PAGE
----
Keep your foot when you go to the house of God, and be more ready to hear, than to give the sacrifice of fools…
It is evident that the services of the pious Israelites were by no means merely sacrificial and ceremonial. There is a reflective and intellectual character attributed to the approach of the Hebrew worshippers to their God. The practical admonitions of this passage have reference, not to a formal, but to an intelligent and thoughtful worship.
I. THE HOUSE OF GOD. By this is to be understood no doubt a place, a building, probably the temple at Jerusalem. But clearly it follows from this language that in the view of the writer of Ecclesiastes the idea of the locality, the edifice, is almost lost sight of in the idea of the spiritual presence of Jehovah, and in the society and fellowship of sincere and devout worshippers. God, it was well understood, dwelleth not in temples made with hands, but abideth in his people's hearts.
II. THE SACRIFICE OF FOLLY. In every large gathering of professed worshippers there is reason to fear there are those with whom worship is nothing but a form, a custom. The sacrifice of such is outward only; their postures, their words, may be unexceptionable, but the heart is absent from the service. Inattention, want of true interest, unspirituality, take the place of those penitential acknowledgments - that heavenward aspiration - which are acceptable to him who searcheth the hearts and trieth the reins of the children of men. The sacrifice of such formal and irreverent worshippers is justly designated a sacrifice of fools. They consider not their own nature, their own needs; they consider not the attributes of him whom they profess to approach with the language of adoration, of gratitude, of petition. They are, therefore, not only irreligious; they are foolish, and they seem to say to every sensible observer that they are fools.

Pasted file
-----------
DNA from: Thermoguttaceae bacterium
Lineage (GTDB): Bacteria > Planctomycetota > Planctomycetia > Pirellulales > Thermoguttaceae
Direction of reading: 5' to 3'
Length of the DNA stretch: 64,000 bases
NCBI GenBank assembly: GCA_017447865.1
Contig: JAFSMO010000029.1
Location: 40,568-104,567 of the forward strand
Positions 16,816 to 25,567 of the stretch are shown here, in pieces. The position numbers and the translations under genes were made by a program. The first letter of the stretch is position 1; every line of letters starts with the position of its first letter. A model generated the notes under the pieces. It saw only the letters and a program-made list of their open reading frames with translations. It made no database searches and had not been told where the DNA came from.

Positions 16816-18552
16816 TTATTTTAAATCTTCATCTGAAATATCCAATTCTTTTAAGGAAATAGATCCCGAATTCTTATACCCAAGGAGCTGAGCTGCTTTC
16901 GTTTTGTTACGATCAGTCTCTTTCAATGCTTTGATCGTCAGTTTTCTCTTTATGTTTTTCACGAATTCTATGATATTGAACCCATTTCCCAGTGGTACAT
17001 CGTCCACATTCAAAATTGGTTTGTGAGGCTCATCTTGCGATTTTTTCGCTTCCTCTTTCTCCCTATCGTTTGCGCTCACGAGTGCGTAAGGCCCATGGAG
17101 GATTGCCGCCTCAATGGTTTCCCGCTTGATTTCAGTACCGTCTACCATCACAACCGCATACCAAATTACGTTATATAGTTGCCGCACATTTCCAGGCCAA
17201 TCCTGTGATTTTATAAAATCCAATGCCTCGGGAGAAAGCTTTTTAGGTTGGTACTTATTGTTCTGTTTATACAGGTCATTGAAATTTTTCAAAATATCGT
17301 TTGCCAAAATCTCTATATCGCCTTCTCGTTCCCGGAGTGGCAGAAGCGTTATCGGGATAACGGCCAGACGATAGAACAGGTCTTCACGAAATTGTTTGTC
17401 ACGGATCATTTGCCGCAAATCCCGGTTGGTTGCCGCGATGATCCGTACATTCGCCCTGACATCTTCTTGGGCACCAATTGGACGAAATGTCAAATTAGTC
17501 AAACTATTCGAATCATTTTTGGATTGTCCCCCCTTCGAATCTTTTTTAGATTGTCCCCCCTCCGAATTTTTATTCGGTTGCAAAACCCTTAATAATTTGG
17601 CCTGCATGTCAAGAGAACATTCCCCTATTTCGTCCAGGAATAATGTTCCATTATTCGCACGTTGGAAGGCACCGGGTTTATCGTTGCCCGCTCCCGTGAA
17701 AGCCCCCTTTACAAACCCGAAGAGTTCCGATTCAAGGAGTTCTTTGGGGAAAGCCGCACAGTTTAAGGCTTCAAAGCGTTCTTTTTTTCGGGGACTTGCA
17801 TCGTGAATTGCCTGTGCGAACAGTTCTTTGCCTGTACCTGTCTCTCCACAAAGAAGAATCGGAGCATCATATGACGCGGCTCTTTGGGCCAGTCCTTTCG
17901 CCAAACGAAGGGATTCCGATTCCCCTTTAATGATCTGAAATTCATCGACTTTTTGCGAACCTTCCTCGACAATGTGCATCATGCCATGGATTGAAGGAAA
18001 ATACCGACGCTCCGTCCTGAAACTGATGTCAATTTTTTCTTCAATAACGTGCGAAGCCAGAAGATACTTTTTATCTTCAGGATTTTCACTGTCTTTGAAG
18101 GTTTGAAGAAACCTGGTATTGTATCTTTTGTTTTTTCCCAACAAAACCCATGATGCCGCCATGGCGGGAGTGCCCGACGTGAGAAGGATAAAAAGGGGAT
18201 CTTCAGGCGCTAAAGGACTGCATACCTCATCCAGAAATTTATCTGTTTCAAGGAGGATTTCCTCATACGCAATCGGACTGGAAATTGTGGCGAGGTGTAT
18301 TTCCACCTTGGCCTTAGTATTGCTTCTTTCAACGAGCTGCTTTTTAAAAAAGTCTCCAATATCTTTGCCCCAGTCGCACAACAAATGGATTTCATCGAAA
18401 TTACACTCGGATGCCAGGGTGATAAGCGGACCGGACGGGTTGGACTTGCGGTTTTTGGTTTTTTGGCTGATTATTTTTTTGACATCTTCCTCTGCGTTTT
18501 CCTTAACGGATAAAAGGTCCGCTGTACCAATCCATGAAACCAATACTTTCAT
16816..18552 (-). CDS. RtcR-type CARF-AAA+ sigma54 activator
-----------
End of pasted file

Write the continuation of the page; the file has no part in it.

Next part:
III. THE WORSHIP OF THE WISE. In contrast with the careless and undevout we have here depicted the spirit and the demeanor of true worshippers. They are characterized by:
1. Self-restraint. The modest repression of all that savors of self-assertion seems to be intended by the admonition, "Keep thy foot," which is as much as to say, "Take heed to thy steps, observe with care thy way, wander not from the path of sincerity, beware of indifference and of obtrusiveness.'
2. Reference. Such as becomes the creature in approaching the Creator in whose hand his breath is, and whose are all his ways; such as becomes the sinner in addressing a holy God, whose Law has been broken, whose favor has to be implored.
3. A spirit of attentive and submissive hearing. "Speak, Lord; for thy servant heareth," is language becoming to the lowly and reverent worshipper; he shall be made acquainted with God's Law, and he shall rejoice in God's promises. - T.
Parallel VersesKJV: Keep thy foot when thou goest to the house of God, and be more ready to hear, than to give the sacrifice of fools: for they consider not that they do evil.
WEB: Guard your steps when you go to God's house; for to draw near to listen is better than to give the sacrifice of fools, for they don't know that they do evil.